Pride flag receives an even more inclusive redesign

“Please know that our intention for this flag is create intersex inclusion because we need to see it,” statement posted online reads.

Clara Hill
Thursday 10 June 2021 20:48 BST
New Pride Flag was recently unveiled incorporating intersexuality
New Pride Flag was recently unveiled incorporating intersexuality (Intersex Equality Rights UK)

To mark Pride Month, the rainbow flag has been updated to ensure inclusivity is at the heart of the LGBT+ movement.

The new design incorporates intersex people into the movement and was led by Valentino Vecchietti.

“Happy Pride 2021! For our Intersex Inclusion Campaign we’d like to share with you our new intersex-inclusive Pride Progress flag,” an Instagram post read.

“Please know that our intention for this flag is create intersex inclusion because we need to see it. ” the social media statement continued.

They acknowledged that lots of different iterations eventually led to this flag.

Intersexuality, according to Planned Parenthood, is when “a person is born with reproductive or sexual anatomy that doesn’t fit the boxes of “female” or “male”. It is natural and not considered to require medical treatment.

They think that between one and two per cent of people born in the US are believed to be intersex. It can manifest in many different ways.

Often, doctors notice as soon as a child is born. Other times, it is not discovered until later in life. Families are advised “the best thing you can do is support them and love them for who they are”.

This is not the first time the flag has been updated. After it was spearheaded by Gilbert Baker, its debut in 1978 at the San Francisco Gay Freedom Parade, the same one where Harvey Milk, venerated LGBT+ activist and politician, attended. The new flag builds upon generations of development.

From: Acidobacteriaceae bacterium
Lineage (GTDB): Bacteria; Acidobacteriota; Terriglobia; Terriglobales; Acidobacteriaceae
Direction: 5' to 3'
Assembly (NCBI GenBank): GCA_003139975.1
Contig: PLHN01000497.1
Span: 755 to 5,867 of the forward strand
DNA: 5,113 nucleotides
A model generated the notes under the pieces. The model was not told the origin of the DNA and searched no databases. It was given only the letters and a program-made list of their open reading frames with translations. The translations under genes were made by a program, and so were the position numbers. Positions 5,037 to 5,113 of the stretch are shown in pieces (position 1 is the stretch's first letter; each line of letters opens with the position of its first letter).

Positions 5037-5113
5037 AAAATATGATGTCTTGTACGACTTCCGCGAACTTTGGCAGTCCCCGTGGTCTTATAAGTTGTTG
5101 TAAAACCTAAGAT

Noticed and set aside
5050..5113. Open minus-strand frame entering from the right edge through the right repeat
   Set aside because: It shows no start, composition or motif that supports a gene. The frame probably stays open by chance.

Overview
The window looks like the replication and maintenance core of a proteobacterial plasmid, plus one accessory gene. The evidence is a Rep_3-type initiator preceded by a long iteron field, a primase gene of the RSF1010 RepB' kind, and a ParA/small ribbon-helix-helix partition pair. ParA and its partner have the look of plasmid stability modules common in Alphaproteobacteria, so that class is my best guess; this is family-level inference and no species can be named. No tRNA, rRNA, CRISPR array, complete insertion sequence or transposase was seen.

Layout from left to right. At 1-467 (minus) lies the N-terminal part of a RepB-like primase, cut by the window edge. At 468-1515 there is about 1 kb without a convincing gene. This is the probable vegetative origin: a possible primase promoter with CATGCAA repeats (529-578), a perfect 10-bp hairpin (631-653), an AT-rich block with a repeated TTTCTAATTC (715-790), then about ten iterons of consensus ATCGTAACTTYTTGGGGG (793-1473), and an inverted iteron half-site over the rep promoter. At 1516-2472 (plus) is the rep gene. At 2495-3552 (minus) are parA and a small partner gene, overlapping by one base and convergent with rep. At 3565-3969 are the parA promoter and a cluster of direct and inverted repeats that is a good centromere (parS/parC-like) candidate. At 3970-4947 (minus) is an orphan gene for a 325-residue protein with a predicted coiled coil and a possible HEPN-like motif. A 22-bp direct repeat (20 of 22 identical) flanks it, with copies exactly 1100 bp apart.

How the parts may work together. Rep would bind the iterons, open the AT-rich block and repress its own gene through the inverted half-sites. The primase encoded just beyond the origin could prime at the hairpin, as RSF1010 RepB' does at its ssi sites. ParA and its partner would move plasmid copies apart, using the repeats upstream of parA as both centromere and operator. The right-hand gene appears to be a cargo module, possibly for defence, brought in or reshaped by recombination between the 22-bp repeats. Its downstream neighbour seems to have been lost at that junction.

The new addition is a yellow section completed with a purple circle. It was devised by Morgan Carpenter, who works at Intersex Human Rights Australia.

“This is one attempt to create something that is not derivative, but yet is firmly grounded in meaning. The colour yellow has long been regarded as an intersex color, neither blue nor pink. Purple, too, has been used for the same purpose,” the group’s website states.

This follows in the tradition of adding different perspectives to the flag, as did Amber Hikes, who introduced a revamped version that added black and brown stripes in 2017. This was to ensure that racially diverse people felt at home underneath the LGBT+ movements. At the time of its launch, she explained reasoning behinds it inception.

“It’s a push for people to start listening to people of color in our community, start hearing what they’re saying, and really to believe them and to step up and say, ‘What can I do to help eradicate these issues in our community?,” she said according to NBC News.

A year later, in 2018 Daniel Quasar added the colors of the transgender cause into the flag; blue, white and pink.

The original flag was designed Monica Helms, a transwoman, in 1999. Each color represents something, pink for femininity, blue for masculinity and white for non binary.

Pride Month takes place annually each June, and it seeks to celebrate the love, achievements and progress of all aspects of LGBT+ people. Its origins date back to the Stonewall Uprising in 1969. The first Pride March took place in New York City on the anniversary in 1970 with between 3,000 to 5,000 participants.

At the most recent Manhattan march in 2019, it was estimated that 150,000 took part, according to the BBC, and was considered to be the biggest in New York’s history. According to The Guardian, 1.5 million turned out at the last Pride parade in London.

Last year, due to the pandemic, countless Pride events across the world were cancelled.

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